Over 50 portraits showcase the histories and legacies of Holocaust survivors

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The Imperial War Museum’s latest exhibition, featuring over 50 newly commissioned portraits, is a testament to the perseverance of a people who endured the unimaginable

Sigi Ciffer, born in Hungary, was the only person in his family to survive the Holocaust. Iby Knill, born in Czechoslovakia, didn’t speak about her time in Auschwitz for 50 years, not even with her children. Renate Collins, born in Prague, lost 65 members of her family in the Holocaust. Today, she wears one ring from her mother and one from her grandmother: both smuggled out of camps in loaves of bread.

Each individual is depicted in the Imperial War Museum’s (IWM) current exhibition, which features over 50 portraits of Holocaust survivors, often surrounded by their families or in the new homes they built for themselves. The images are not only a testament to the resilience of each individual, who made their way to the UK after enduring unimaginable evil, but also to the communities they have built in the 76 years since the end of the Holocaust.

Generations: Portraits of Holocaust Survivors showcases work from 13 Royal Photographic Society (RPS) fellows:  Frederic Aranda, Sian Bonnell, Jillian Edelstein, Arthur Edwards, Anna Fox, Joy Gregory, Jane Hilton, Tom Hunter, Karen Knorr, Carolyn Mendelsohn, Simon Roberts, Michelle Sank and Hannah Starkey. And, the show includes images by RPS patron, HRH the Duchess of Cambridge, whose work was specially commissioned.  “The portraits seek to simultaneously inspire audiences to consider their own responsibility to remember and to share the stories of those who endured persecution,” said curator Tracy Marshall-Grant, in a statement provided by the museum.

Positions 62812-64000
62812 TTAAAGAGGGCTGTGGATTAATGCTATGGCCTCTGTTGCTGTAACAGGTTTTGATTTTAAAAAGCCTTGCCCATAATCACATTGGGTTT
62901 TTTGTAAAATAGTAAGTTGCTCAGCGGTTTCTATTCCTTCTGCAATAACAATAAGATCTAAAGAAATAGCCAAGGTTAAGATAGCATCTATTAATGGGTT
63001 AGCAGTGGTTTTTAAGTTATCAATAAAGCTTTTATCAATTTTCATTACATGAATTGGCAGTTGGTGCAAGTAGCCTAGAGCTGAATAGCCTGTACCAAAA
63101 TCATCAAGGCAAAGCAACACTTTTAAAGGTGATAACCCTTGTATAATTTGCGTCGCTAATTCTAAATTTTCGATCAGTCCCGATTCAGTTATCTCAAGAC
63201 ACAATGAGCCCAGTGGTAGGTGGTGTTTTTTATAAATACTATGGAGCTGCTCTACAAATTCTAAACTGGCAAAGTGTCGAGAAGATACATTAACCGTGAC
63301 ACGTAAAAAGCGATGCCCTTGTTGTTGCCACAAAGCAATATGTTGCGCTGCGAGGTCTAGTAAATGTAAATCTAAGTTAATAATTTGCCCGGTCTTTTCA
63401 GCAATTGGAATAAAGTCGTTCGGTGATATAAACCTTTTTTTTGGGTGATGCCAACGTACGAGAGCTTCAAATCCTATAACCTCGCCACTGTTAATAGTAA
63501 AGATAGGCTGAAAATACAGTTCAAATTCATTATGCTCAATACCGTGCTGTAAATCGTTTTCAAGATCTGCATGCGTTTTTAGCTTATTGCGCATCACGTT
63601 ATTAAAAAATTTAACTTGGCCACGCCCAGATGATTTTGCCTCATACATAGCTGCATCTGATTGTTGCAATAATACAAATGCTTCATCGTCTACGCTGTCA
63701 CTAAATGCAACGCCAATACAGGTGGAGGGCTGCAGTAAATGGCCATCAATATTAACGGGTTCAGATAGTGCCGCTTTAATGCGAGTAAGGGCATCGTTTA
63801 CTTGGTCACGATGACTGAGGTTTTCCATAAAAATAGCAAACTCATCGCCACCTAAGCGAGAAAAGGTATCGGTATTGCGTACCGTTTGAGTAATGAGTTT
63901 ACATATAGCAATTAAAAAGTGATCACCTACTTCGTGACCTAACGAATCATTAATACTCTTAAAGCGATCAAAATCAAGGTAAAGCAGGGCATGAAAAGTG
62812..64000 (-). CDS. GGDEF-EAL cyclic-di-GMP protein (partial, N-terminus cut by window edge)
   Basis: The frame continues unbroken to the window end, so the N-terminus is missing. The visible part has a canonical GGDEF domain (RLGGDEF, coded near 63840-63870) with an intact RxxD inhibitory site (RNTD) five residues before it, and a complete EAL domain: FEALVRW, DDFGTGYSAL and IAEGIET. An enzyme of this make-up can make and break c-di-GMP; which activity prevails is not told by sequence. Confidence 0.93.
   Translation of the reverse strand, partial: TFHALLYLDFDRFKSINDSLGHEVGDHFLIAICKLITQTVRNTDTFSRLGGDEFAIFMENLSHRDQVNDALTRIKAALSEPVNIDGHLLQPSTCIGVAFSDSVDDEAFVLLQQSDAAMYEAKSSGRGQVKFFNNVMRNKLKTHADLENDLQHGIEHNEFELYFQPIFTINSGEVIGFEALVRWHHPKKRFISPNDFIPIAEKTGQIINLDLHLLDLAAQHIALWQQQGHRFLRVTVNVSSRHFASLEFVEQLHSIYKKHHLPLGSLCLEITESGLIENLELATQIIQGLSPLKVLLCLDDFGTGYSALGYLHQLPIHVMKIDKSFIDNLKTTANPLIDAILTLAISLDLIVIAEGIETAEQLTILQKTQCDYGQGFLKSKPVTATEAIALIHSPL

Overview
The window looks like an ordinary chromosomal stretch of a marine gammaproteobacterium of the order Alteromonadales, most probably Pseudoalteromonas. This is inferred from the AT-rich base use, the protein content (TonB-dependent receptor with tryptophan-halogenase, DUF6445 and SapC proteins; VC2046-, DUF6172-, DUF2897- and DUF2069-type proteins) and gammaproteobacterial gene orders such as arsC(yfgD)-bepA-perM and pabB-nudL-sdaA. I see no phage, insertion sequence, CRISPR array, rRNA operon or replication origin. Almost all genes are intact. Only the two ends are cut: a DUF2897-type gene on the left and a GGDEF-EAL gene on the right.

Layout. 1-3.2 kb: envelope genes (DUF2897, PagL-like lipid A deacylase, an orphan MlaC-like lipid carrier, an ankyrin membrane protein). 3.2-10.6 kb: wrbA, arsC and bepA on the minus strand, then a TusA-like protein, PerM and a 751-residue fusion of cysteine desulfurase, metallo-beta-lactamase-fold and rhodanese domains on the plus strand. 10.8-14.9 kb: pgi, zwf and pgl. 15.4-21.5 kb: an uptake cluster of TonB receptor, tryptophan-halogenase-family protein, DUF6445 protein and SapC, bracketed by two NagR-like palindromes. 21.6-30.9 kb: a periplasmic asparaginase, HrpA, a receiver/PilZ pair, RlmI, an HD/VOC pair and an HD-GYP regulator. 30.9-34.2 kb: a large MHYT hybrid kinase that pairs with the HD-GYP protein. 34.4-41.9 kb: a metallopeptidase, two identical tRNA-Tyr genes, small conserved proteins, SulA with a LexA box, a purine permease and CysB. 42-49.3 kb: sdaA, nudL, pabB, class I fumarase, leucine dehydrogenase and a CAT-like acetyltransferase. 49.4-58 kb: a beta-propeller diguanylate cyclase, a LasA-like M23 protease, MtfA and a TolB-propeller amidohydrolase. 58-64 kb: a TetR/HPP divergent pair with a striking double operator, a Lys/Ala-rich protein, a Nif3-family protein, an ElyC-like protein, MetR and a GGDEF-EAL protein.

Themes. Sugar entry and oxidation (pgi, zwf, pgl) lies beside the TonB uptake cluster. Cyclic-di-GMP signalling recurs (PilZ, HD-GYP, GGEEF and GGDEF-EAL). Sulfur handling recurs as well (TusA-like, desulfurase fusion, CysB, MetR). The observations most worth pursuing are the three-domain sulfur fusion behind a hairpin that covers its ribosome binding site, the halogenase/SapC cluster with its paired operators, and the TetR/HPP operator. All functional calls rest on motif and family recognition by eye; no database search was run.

Frederic Aranda’s portrait of Freddie Knoller BEM is lively and joyful. The image, taken in Knoller’s home on the celebration of his 100th birthday, captures his family across three generations, all alight with smiles. In the photo, Knoller plays the cello, while strung above him are large, silver balloons, shiny in the sun’s reflection: “FREDDIE,” they read, like a declaration of life.  

Other images focus on the survivors as individuals: their relics and histories. Jillian Edelstein’s portrait of John Hajdu is dark and muted. Hajdu holds up a teddy bear – a memento from his childhood, which he spent in the Budapest ghetto – while his face remains in the shadows. Hajdu is dressed in black and set against a dark grey backdrop; only the teddy bear is spotlighted. The childhood toy, innocent and heart-breaking, reminds viewers what the Jewish community has lost and what the rest of the world must strive to remember.

Generations: Portraits of Holocaust Survivors, created in partnership with the Royal Photographic Society, Jewish News, the Holocaust Memorial Day Trust and Dangoor Education, is on display at the Imperial War Museum, from 06 August until 07 January 2022.

Nurit Chinn

Nurit Chinn is a playwright and freelance journalist. A recent graduate of Yale University with a degree in English Literature, Nurit has published work in Wallpaper* Magazine, Off Assignment, and the Yale Daily News.